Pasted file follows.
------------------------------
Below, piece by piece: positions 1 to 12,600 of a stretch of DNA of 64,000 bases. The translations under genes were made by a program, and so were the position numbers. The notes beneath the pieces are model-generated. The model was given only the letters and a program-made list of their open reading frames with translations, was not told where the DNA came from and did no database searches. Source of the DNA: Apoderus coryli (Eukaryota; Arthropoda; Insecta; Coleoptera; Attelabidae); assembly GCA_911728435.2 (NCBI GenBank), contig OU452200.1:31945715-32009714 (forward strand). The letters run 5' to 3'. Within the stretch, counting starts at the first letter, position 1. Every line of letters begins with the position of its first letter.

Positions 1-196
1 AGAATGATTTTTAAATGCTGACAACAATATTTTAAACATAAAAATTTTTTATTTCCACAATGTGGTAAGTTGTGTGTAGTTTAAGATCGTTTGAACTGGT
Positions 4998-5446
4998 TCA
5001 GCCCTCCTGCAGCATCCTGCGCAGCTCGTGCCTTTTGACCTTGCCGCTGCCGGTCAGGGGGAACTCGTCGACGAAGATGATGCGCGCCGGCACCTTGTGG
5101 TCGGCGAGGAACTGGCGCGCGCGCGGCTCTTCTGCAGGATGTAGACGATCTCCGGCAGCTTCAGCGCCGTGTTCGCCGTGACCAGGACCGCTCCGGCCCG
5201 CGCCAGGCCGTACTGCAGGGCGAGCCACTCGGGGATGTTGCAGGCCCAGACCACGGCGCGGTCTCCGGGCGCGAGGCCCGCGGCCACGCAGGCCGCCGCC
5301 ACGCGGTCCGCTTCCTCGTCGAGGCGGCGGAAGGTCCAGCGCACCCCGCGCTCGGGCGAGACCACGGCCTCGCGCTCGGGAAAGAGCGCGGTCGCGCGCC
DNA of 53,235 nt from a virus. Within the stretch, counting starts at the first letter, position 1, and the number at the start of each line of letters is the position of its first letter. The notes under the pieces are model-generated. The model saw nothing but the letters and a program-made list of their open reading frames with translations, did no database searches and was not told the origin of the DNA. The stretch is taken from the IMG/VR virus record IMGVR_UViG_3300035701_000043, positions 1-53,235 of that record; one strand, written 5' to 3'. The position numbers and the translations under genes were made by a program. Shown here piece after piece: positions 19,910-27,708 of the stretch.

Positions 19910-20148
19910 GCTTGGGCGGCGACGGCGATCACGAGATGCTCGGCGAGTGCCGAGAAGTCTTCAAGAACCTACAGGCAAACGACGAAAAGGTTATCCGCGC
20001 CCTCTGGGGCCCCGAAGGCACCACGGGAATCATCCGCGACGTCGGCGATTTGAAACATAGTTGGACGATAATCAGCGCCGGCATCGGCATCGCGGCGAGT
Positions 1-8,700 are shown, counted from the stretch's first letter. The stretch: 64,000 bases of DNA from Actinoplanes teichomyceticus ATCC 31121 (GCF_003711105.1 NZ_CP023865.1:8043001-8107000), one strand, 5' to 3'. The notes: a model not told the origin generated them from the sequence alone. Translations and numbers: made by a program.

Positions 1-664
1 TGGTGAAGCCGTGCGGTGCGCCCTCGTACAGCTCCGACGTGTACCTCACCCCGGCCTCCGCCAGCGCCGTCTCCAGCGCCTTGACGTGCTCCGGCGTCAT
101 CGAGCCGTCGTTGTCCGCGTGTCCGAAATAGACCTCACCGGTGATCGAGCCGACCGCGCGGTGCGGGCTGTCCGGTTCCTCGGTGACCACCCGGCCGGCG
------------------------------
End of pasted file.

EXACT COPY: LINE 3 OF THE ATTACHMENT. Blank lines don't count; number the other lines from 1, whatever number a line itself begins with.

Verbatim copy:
1 AGAATGATTTTTAAATGCTGACAACAATATTTTAAACATAAAAATTTTTTATTTCCACAATGTGGTAAGTTGTGTGTAGTTTAAGATCGTTTGAACTGGT